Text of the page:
First Impressions of the Triton Audio FetHead

I scored myself a Triton Audio FetHead for Christmas – pretty sweet present right. It is a little in-line phantom-powered mic preamp. The interesting thing about it is that it has a really high input impedance which is meant to work a treat with ribbon mics and some moving coil dynamic mics.

I gave it a quick test today with a custom ribbon mic and a Shure SM7B. The difference tonally on the SM7B seemed reasonably subtle, although it sounded a bit more open to me (SM7’s seem a bit muffled to me most of the time) and the additional gain was nice on what is a low output mic. On the ribbon mic there was a much more pronounced effect though. The difference in gain was much more than the published 20dB, although on the standard FetHead it is noted that this is dependent on the input impedance of the mic preamp that the FetHead is coupled with. I also found that tonally there was quite a difference. My custom ribbon is a fairly dark beast, and I think the colour is a lot of what I like about it. I mostly use it on guitar amps. The FetHead opens up the upper mids and top end a lot more, and thins out the bottom end. Here is a frequency response plot for quick comparison.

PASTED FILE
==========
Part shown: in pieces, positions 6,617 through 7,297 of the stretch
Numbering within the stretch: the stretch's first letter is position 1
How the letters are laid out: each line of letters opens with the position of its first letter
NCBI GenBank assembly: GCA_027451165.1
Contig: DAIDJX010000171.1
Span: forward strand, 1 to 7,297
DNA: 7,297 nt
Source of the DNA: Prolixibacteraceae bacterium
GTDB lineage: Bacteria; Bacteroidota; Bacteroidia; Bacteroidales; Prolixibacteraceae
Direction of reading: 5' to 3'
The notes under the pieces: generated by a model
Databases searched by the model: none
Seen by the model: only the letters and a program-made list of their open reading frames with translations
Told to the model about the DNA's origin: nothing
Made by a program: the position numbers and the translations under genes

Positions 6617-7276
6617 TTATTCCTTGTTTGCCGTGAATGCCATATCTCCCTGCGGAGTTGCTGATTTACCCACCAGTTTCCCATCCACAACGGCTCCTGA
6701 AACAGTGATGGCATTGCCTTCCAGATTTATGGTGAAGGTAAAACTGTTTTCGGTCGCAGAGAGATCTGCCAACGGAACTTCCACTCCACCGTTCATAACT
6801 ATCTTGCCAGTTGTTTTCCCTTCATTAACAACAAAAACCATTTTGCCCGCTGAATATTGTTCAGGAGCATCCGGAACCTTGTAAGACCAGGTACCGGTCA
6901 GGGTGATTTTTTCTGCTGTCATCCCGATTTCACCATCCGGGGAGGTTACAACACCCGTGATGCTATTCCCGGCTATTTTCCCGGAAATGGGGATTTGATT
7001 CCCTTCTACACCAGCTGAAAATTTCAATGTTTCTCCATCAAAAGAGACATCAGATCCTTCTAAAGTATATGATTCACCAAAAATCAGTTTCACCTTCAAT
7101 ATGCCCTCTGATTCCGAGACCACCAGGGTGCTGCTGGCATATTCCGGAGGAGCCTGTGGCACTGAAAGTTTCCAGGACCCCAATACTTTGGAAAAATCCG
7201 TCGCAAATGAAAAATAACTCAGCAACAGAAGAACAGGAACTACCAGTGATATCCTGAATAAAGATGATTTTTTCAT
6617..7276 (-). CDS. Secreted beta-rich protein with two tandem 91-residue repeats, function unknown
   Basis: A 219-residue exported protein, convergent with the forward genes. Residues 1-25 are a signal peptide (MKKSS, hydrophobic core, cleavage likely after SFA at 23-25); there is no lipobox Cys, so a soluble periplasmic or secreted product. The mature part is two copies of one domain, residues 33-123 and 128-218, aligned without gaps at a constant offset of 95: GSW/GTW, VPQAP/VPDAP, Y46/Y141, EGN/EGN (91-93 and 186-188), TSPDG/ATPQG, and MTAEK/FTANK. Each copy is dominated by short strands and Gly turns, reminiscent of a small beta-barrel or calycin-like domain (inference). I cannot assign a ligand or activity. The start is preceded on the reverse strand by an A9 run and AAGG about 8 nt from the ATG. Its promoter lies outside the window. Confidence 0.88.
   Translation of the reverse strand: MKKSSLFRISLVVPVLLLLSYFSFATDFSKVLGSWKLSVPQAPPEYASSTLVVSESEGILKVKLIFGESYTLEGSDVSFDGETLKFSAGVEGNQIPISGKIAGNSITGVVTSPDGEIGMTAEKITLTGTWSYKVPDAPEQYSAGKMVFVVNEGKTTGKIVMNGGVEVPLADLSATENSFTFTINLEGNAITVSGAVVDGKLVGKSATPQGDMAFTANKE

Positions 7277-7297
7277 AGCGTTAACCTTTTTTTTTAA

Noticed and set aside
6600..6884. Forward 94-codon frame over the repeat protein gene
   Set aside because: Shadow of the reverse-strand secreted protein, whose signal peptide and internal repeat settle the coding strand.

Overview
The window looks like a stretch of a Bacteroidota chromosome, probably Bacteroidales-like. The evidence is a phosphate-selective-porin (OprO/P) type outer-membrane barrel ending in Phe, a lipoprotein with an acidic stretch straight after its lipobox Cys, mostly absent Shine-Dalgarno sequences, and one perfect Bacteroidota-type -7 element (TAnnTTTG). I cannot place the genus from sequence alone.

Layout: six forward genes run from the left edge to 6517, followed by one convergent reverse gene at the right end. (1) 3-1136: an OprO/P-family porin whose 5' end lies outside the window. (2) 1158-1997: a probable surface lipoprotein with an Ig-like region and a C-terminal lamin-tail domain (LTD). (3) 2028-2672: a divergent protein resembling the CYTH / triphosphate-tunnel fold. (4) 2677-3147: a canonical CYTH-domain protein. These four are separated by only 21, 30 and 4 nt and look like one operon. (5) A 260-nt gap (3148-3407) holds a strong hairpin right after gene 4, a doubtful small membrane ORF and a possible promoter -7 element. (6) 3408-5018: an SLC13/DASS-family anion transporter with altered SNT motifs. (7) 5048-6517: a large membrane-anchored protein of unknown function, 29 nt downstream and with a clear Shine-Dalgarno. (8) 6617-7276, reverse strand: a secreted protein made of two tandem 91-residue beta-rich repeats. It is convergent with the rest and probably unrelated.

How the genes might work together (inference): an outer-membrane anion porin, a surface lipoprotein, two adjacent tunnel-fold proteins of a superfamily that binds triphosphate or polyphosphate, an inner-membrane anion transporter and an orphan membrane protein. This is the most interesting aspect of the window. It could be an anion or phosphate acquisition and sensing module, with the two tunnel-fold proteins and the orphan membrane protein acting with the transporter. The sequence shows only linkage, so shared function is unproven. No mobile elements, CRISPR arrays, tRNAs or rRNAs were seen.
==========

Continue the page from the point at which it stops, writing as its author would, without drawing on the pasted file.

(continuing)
FetHead with Ribbon Mic Frequency Response
Frequency Response of a custom ribbon microphone on some drums. Blue line is without FetHead, but over 30dB down in level, red line is with FetHead.

Essentially I found the FetHead to give the ribbon mic heaps of additional clean gain, and a brighter response but with less bass. I’m not sure the tonal change is something that I’ll always want, but I reckon the FetHead is going to make my ribbon mic much more useful for recording quieter acoustic instruments and the like.


Leave a comment